(Mexico City, Mexico)

humansofnewyork:

"I don’t know much about him. My aunt tells me that he was smart and funny, and that I’m a lot like him because I’m stubborn. I know that I have his nose. But other than that, he’s just the man who walked out on me and my mother. He’d call every few months when I was really young, but eventually that stopped. I can’t convince myself that he’s mean, because then I’ll be angry forever. I’m sure plenty of people who know him think that he’s a really nice guy."
"Would you like to know him?"
"I can’t say that I want to know him really, but I would like to know about him. I’d like to see how he behaves, how he walks, if he seems different than the other people I see on the street. I’m interested in his story just like I’m interested in everyone else’s story. Only a little more so, because I’m a part of his story."

(Mexico City, Mexico)

— 2 days ago with 3840 notes

navalenigma:

shayvaalski:

friendlycloud:

agewa:

“We went to Kineshma, that’s in Ivanovo region, to visit his parents. I went as a heroine and I never expected someone to welcome me, a front-line girl, like that. We’ve gone through so much, we’ve saved lives, lifes of mothers, wives. And then… I heard accusations, I was bad-mouthed. Before that I’ve only ever been “dear sister”… We had tea and my husband’s mother took him aside and started crying: “Who did you marry? A front-line girl… You have two younger sisters. Who’s going to marry them now?” When I think back to that moment I feel tears welling up. Imagine: I had a record, I loved it a lot. There was a song, it said: you have the right to wear the best shoes. That was about a front-line girl. I had it playing, and [his?] elder sister came up and broke it apart, saying: you have no rights. They destroyed all my photos from the war… We, front-line girls, went through so much during hte war… and then we had another war. Another terrible war. The men left us, they didn’t cover our backs. Not like at the front.” from С.Алексеевич “У войны не женское лицо”

In Soviet Union women participating in WWII were erased from history, remaining as the occasional anecdote of a female sniper or simply as medical staff or, at best, radio specialists. The word “front-line girl” (frontovichka) became a terrible insult, synonimous to “whore”. Hundreds thousand of girls who went to war to protect their homeland with their very lives, who came back injured or disabled, with medals for valor, had to hide it to protect themselves from public scorn. 

This has always happened in history: Women do something important. Then they get shamed for it (so nobody will talk about it) and it gets erased from history.

And then certain men will say: “Women suck, they’ve never done anything important.”

Look into history and learn that women have played a far greater role then douches (present and past) wanted you to know.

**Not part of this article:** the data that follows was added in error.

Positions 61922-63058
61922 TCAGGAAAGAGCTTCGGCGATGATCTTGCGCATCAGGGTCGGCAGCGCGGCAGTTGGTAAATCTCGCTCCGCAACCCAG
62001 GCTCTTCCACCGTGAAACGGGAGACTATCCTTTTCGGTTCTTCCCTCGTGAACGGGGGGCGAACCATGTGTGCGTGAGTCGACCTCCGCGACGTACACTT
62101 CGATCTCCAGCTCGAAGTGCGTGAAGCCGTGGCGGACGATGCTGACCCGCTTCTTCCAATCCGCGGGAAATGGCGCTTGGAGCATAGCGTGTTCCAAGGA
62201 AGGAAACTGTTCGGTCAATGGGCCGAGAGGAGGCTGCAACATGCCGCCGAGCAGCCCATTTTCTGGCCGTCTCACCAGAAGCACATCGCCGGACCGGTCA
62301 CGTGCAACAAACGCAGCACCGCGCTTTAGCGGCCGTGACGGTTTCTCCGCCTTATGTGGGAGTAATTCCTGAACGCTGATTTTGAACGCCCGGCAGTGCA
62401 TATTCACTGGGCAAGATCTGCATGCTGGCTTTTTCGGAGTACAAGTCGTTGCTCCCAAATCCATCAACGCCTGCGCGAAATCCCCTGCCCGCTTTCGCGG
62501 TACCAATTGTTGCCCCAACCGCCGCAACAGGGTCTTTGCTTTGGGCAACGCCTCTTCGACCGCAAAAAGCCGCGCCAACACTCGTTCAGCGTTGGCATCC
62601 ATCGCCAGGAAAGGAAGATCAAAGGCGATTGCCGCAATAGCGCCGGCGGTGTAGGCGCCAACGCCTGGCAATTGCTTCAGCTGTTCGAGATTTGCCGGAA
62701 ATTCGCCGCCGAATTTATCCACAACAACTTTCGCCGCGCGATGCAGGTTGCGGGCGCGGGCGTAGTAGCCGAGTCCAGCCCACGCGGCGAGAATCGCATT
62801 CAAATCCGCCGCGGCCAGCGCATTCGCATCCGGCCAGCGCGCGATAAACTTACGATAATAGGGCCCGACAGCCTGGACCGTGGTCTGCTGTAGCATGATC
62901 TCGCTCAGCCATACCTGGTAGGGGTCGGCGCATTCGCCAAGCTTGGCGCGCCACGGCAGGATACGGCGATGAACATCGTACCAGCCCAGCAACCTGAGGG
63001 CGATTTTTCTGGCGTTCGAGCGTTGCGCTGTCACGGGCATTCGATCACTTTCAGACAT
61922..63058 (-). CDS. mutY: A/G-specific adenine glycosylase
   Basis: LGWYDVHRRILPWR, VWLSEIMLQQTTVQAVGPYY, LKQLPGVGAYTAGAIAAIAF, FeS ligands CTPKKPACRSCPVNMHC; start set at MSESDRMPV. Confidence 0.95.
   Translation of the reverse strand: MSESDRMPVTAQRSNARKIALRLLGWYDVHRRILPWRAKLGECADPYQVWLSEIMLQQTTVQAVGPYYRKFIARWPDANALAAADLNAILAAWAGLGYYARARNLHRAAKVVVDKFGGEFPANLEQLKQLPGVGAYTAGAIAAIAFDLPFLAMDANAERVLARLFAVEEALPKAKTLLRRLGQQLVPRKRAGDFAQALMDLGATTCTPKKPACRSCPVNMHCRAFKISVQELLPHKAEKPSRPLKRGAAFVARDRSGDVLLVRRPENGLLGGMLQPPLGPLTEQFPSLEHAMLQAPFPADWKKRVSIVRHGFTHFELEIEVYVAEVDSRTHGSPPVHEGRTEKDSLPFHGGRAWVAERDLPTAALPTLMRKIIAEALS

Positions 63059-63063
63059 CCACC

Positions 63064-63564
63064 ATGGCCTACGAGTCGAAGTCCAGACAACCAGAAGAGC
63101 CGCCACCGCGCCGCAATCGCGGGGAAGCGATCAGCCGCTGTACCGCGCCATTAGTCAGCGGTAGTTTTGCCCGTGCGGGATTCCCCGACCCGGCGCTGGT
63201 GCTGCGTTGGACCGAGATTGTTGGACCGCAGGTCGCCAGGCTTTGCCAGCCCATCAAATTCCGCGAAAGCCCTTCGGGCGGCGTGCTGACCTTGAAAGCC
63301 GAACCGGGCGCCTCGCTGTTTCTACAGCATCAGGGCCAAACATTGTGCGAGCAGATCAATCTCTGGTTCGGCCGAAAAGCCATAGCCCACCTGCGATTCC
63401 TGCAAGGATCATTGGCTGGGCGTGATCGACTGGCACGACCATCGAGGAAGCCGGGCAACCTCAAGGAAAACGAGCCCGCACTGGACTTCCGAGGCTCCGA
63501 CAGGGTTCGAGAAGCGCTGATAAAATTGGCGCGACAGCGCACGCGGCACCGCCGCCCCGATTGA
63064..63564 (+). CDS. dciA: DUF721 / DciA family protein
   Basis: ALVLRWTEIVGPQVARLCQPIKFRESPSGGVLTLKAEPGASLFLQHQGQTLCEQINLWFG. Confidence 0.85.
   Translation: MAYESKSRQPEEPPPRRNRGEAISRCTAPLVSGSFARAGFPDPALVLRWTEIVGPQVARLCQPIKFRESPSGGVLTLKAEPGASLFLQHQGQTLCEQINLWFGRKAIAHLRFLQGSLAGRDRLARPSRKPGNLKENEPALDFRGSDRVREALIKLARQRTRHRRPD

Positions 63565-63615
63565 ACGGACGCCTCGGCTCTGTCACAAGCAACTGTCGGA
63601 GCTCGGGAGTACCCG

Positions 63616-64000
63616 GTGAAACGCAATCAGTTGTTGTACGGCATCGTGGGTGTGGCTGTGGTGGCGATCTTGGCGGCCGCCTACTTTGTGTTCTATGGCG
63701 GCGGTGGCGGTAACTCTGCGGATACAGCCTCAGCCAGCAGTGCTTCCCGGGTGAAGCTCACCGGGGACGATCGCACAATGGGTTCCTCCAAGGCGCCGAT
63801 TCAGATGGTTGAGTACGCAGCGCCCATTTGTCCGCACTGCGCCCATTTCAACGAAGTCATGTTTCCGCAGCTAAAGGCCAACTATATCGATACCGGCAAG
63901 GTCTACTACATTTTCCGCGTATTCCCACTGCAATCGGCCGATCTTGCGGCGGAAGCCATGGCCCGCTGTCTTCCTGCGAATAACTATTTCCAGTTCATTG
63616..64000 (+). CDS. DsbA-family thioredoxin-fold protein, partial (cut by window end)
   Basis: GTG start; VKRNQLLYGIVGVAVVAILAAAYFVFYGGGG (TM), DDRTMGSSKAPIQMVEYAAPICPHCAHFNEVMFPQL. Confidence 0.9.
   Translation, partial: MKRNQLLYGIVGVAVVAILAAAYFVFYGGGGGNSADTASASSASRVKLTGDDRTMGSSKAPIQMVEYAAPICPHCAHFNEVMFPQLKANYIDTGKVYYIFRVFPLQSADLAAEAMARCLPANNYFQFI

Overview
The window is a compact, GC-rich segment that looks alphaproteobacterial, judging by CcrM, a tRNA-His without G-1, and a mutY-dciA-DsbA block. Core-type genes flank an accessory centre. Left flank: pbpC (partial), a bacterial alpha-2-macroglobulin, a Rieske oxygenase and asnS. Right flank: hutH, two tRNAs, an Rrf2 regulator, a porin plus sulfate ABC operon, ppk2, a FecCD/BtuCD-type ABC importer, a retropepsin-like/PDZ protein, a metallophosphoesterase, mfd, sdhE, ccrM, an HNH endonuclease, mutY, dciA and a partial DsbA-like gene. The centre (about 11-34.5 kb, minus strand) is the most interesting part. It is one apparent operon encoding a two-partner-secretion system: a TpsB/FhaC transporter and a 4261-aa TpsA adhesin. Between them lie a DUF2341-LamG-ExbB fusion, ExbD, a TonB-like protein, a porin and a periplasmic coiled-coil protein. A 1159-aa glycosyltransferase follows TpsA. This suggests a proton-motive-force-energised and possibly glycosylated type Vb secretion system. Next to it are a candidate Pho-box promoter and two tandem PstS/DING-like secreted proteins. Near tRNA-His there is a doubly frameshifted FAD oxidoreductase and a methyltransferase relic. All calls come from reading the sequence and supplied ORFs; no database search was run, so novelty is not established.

Hey Will (and Jack) I got you something.

So this is important. Let me tell you a story.

All the time I spend debating about women in combat, I’ve picked up on a trend that disturbs me. Supporting or attacking, people are quick to draw on biology, psychology, law, but very rarely - almost never - do I hear about the history of women in combat, and the evidence their service lends to this debate.

Hundreds of thousands of women faced combat in WW2, and on both sides, and on all fronts, and it is a history that has been almost completely erased from contemporary awareness. I have been given arguments about how women can not psychologically handle combat. And about how women in mixed-gender combat units will automatically disrupt group cohesion - the brotherhood, if you will. Both of these assertions are erasure.

Women have not lived in a protective bubble untouched by combat for all of history. Women have been killed, wounded, and captured in combat, and tortured after. We are not living a world where these are hypothetical situations women have yet to prove they can handle. Unfortunately, they have, they can, in the future, they probably will, again and again. Soviet women served as partisans, snipers, tank drivers, fighter pilots, bombers. And more.

Both British and American women served in mixed-gender AA units. I could drag you through several examples of British women performing exemplarilyy despite being wounded, or seeing their comrades die. The Luftwaffe did not discriminate. Between the British and the Americans, it was determined that mixed gender units actually performed much better than all male units, because of teamwork. Because women are better and certain tasks, men are better at certain tasks, and at other tasks they are comparably efficient, and in a team, hopefully, in combat, you let the best do what they are best at. For the most part, they were proud to serve together. 

German propaganda never commented on the British AA units, but they thoroughly smeared the Soviet fighting woman - flitenweiber. People often argue with me that women are a threat to group cohesion because men naturally give women preferential treatment. Which certainly explains why men are more likely to survive shipwrecks. And history shows us that Germans soldiers had no chivalrous compunction when it came to shooting captured Soviet women who were armed.

We’re fed a history of war that almost exclusively features white male figures, most of whom fit into this destructive constructed myth of the soldier that is somehow both chivalrous and charmingly womanizing and who’s sense of brotherhood is unshakably dependent on the band being all man. There is no history of woman at war, none. I hear a lot about how women have no upper body strength, I hear nothing about the Front-Line Female Comrade.

(Source: castel-coronado, via capturethecastle)

— 3 days ago with 49466 notes
#history  #women